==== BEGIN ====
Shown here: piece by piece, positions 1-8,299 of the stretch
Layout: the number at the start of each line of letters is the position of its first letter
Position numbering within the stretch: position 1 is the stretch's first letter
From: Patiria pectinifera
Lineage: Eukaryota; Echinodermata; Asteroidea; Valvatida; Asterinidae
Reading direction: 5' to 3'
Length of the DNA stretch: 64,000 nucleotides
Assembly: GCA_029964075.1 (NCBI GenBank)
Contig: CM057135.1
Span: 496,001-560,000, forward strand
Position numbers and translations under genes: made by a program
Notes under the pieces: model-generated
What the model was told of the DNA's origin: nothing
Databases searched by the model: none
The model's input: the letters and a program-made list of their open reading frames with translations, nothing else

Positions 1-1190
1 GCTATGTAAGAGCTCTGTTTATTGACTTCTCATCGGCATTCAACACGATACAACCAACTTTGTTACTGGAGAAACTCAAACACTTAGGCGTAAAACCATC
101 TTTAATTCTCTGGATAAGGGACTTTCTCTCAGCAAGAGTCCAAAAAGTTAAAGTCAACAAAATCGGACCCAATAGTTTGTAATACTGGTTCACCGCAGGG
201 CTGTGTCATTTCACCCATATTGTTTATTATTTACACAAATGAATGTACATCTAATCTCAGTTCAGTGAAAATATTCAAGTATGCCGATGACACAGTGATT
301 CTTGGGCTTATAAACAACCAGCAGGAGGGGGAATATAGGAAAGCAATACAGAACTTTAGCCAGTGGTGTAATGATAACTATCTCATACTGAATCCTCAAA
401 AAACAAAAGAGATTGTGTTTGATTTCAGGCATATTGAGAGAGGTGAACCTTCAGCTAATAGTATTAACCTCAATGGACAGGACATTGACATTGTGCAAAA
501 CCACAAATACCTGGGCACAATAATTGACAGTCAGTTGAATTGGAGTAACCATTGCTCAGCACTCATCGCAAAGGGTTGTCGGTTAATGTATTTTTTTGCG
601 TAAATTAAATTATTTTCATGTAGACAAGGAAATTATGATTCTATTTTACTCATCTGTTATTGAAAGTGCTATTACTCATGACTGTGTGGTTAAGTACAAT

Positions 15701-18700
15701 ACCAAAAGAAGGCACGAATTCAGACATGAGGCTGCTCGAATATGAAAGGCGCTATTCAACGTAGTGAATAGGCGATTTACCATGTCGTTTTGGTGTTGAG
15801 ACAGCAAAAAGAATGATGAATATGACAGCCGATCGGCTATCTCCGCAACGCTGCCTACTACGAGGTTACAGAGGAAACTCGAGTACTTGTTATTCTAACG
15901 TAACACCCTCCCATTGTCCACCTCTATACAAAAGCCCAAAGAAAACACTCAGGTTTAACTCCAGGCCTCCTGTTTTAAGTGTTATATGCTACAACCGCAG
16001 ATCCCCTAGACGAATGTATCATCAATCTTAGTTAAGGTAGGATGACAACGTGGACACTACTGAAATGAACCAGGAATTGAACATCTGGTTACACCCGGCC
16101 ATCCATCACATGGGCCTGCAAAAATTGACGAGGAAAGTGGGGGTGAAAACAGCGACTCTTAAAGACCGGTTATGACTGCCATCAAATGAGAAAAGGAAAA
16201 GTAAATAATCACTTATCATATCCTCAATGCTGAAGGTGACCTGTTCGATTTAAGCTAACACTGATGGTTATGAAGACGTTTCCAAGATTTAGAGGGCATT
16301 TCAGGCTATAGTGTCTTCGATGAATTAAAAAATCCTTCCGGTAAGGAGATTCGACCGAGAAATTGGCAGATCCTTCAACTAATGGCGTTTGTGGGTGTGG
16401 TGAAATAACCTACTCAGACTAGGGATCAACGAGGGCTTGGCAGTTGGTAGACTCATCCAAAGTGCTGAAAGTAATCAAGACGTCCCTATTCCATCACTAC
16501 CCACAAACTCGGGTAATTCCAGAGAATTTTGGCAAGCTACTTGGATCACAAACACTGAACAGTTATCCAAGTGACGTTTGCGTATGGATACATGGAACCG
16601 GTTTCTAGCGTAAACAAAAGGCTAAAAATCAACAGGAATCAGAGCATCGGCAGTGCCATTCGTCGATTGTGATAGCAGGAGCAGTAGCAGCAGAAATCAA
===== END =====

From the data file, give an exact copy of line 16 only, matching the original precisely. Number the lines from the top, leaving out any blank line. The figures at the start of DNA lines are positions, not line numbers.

Positions 1-1190